The bulk of what he picked up was plastic, and the dirtiest places were Coos, Clatsop, then Curry counties, he said. No coastal county stood out as the cleanest.

And on the homestretch, in Curry County, he faced more challenges than usual.

The past week has been “very, very, very cold,” Block said of the freezing temperatures and snow.

In the narrow canyon near Humbug Mountain, he found himself splitting his attention between the dangerous, winding stretch of highway and the work at hand.

Then he learned ODOT had not only laid down plastic sheeting beneath the guardrails there to deter weed growth, but came in earlier this month with heavy-duty mower-tractors and shredded both the overgrown vegetation and all the trash on the shoulders.

“That was beyond unacceptable,” Block said Monday. “There are catastrophic amounts of plastic pieces from that job they did — and that stream shoots right out to the ocean.”

It took him six hours to go 6 miles, and he collected 60 more bags of trash.

It certainly isn’t a profitable venture, either. ODOT picks up the bags, so he doesn’t pay dump fees. But there’s gasoline, camping — and a man’s gotta eat. Block says he’s about $10,000 in the hole from last year, and another $5,000 this year.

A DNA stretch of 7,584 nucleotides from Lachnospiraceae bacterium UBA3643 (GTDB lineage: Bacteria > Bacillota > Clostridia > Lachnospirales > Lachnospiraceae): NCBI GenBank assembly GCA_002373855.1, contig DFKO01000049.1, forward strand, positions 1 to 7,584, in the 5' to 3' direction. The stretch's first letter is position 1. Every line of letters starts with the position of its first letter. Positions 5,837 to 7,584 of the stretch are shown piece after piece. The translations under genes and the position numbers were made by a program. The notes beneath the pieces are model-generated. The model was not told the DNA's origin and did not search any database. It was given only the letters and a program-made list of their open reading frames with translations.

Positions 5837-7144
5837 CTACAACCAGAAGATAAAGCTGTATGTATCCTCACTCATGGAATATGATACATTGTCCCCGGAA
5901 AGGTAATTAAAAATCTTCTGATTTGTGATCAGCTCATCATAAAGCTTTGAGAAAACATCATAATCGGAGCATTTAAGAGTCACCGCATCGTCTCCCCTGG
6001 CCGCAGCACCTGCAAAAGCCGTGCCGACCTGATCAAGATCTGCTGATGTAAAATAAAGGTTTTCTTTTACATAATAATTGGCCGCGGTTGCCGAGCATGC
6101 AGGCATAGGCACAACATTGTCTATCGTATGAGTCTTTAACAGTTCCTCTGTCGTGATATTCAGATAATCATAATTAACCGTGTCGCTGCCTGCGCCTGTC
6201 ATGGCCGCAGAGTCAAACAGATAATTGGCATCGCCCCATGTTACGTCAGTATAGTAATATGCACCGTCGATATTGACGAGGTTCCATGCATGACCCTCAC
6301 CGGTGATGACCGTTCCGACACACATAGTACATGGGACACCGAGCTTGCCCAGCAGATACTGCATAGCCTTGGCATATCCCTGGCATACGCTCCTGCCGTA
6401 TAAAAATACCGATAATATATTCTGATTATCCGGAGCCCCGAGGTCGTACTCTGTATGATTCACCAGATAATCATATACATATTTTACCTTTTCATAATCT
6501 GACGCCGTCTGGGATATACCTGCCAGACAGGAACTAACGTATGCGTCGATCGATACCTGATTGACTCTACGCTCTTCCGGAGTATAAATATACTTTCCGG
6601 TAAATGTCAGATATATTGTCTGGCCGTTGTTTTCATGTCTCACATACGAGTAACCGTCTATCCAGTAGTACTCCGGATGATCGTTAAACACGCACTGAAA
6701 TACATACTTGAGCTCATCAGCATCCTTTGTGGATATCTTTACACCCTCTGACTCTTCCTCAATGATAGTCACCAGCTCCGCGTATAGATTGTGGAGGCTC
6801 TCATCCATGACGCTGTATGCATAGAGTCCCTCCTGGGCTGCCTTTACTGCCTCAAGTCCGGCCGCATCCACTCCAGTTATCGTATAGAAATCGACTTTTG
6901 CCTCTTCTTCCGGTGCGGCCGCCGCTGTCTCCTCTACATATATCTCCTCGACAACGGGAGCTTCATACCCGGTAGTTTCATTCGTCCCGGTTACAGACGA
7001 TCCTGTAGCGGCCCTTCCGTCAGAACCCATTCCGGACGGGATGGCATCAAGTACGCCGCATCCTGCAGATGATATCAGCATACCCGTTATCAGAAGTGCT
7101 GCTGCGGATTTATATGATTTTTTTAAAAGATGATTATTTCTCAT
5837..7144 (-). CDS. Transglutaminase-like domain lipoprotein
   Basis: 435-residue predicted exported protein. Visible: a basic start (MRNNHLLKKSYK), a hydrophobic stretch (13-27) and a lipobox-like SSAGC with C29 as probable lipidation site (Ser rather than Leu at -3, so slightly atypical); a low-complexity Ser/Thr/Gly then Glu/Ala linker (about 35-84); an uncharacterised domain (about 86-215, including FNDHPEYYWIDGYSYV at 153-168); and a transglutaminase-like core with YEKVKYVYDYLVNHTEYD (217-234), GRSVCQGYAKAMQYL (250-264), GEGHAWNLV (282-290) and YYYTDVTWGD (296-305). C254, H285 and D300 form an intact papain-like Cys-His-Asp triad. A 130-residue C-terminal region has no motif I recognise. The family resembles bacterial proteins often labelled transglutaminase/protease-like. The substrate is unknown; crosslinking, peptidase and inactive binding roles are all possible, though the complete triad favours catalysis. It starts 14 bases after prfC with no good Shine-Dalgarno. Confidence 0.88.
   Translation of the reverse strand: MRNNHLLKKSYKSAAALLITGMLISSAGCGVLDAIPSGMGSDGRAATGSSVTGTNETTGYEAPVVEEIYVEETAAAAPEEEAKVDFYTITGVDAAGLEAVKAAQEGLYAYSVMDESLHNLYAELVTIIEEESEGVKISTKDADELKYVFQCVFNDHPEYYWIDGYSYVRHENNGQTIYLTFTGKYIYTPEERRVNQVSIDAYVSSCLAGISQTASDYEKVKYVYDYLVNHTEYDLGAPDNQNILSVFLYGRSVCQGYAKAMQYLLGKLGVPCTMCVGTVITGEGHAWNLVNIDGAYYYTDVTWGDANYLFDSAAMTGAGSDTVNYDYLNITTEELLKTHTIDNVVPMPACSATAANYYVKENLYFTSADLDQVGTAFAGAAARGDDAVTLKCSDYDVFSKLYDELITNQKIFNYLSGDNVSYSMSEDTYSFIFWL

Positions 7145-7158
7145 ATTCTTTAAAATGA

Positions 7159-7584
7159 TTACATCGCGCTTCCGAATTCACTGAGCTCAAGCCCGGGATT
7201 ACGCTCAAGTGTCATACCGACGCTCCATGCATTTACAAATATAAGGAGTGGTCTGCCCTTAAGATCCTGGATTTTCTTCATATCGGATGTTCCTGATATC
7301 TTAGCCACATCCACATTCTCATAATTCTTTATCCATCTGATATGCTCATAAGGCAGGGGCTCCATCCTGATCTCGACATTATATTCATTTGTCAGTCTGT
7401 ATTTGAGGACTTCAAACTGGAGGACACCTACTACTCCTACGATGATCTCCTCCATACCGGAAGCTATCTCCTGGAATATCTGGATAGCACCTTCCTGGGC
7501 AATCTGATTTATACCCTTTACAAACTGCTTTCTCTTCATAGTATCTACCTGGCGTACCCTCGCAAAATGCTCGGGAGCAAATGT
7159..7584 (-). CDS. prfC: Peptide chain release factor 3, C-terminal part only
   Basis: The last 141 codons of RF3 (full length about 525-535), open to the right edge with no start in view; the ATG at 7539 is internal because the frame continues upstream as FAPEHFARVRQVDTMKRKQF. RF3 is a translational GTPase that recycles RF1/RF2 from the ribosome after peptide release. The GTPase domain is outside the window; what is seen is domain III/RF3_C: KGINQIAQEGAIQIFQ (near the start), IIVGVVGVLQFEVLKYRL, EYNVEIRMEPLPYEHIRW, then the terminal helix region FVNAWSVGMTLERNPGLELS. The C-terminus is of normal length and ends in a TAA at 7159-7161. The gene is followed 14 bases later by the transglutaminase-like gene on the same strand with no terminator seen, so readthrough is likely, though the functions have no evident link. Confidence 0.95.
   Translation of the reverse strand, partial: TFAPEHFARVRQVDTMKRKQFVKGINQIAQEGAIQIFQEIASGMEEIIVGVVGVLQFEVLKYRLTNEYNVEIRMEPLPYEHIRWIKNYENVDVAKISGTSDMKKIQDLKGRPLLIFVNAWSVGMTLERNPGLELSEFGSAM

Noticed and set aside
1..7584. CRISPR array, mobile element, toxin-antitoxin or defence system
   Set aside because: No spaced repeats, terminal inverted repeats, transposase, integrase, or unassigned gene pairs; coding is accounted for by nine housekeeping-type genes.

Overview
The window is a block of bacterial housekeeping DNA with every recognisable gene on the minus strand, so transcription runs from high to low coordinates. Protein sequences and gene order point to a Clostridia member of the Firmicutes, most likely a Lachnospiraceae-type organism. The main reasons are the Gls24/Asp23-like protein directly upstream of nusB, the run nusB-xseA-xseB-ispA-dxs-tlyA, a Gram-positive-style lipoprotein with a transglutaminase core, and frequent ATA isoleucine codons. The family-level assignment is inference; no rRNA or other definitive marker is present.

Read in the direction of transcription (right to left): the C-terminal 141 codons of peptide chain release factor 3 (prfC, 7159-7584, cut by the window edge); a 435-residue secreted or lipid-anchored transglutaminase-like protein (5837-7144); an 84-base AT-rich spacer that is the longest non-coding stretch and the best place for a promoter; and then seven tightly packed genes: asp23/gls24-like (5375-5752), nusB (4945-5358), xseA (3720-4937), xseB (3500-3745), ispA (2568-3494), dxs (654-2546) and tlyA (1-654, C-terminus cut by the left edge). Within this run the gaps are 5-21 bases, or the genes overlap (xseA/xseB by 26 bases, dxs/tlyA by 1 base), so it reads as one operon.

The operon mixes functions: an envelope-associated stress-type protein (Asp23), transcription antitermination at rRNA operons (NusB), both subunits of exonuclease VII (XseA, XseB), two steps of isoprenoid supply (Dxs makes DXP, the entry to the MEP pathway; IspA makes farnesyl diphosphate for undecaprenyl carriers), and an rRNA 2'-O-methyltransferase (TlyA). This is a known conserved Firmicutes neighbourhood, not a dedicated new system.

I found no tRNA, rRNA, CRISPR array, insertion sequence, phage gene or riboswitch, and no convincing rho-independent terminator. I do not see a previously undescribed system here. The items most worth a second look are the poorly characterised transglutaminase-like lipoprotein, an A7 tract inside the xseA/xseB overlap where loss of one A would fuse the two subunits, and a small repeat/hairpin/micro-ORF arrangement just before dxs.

“I’m not doing the 101 again; no,” he said. “I hope my work will inspire others to take care of their communities.”

Instead, he’s going to focus on education and prevention.

Block plans to purchase animal tracking cameras and mount them in locations that see the most illegal dumping. He’ll then shame perpetrators by putting the videos on local social media.

“‘Do you recognize this person?’” he said of the potential video he’ll obtain. “‘This person lives in your community. This person is a litterer.’ The data I’ve collected is priceless. I know of multiple sources where trash originates. Now it’s community awareness.”

But all that can wait a week, Block said, so he can recover.

“The problem’s so big, I’ll be doing this the rest of my life,” Block said. “I have no choice. My heart, my soul, my self, everything tells me somebody has to do something.”